The first thing that comes to mind occurred when I was nine and I was with my Mom. She asked me “When is the last time you had a bowel movement?” I thought she meant, when was the last time I threw up. After all, whenever the stomach flu came to town, I got it. I cheerfully replied, “oh, about a year ago”. Needless to say, this misunderstanding led to shock and embarrassment with my mom marching me into the bathroom with an enema bag and, well I’m sure I don’t need to go into any more detail about what happened next! Whatever the outcome it must have satisfied her as I don’t remember her ever making any comment on it again. I assure you I never made that mistake again!
Sometime during my 20’s I began to notice something strange regarding my digestion. I was visiting a friend in Seattle for about a month and for some strange reason I got on a graham cracker kick going through several boxes during the time I stayed there. It seemed that the whole time I was there I didn’t have a single bowel movement. For whatever reason I didn’t feel that it was a problem that needed to be solved, I just stored the experience away in my memory banks. You see, I had never been regular and didn’t know that was an issue.
In my 40’s I was introduced to IBS, a term I’d never heard before, by my new husband, who was himself a sufferer. I started to notice that my long-ignored constipation was now causing regular stomach cramps. My family physician advised that I should begin adding fiber to my diet. I tried every fiber supplement on the market. Each would work for a while and then stop working. By this time, a lifetime of constipation had already damaged my colon.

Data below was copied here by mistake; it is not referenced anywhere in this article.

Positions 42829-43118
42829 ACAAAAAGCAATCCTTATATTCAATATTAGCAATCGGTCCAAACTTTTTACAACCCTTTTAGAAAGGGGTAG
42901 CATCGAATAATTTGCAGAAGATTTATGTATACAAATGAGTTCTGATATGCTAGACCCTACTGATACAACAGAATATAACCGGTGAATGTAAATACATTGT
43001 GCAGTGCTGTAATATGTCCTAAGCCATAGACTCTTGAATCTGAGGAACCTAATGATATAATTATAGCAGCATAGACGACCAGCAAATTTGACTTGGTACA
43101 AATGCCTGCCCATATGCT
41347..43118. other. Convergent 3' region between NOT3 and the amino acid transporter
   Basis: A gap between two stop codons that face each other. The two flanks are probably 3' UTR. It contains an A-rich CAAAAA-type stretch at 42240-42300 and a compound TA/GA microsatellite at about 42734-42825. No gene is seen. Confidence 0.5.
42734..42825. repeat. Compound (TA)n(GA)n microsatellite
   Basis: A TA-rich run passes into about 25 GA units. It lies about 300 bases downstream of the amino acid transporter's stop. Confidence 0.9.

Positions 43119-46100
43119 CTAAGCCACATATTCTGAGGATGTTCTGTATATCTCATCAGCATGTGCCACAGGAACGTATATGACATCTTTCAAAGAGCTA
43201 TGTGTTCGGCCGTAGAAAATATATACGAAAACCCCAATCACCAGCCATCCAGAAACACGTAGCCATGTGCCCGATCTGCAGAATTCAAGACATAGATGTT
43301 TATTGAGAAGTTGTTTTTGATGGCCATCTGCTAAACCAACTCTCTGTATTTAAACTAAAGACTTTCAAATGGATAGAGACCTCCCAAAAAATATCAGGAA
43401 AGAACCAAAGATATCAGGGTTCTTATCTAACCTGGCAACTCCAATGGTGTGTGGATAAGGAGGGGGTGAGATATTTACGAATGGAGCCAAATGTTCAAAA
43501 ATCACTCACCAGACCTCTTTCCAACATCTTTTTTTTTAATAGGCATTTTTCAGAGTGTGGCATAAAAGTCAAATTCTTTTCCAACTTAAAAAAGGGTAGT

Late one Sunday night, the cramps became so awful that I wound up calling my doctor’s emergency line. The doctor on call advised me to take a saline enema and contact my doctor the next morning. As soon as 2 drops of the saline entered my system, I started screaming. I uttered the words I thought I would never say to my husband. “Call 911!” My colon had ruptured and if I would have waited until the morning I’d have died. By midnight I was in surgery. When I woke up on Monday, I was in possession of a colostomy bag but was missing a large part of my colon.
It’s been 5 years since that awful night and although I am grateful that the colectomy saved my life, it didn’t have to happen. When I was little perhaps more attention should have been paid to my bodily processes by my parents. When I was living on my own, I clearly should have been more aware of my own health issues, but back then, before discovering what was actually my problem, I just didn’t get it.The colostomy bag did not cure my IBS-C, however I learned how to control it with 3 doses of Polyethylene Glycol 3350 (generic Miralax).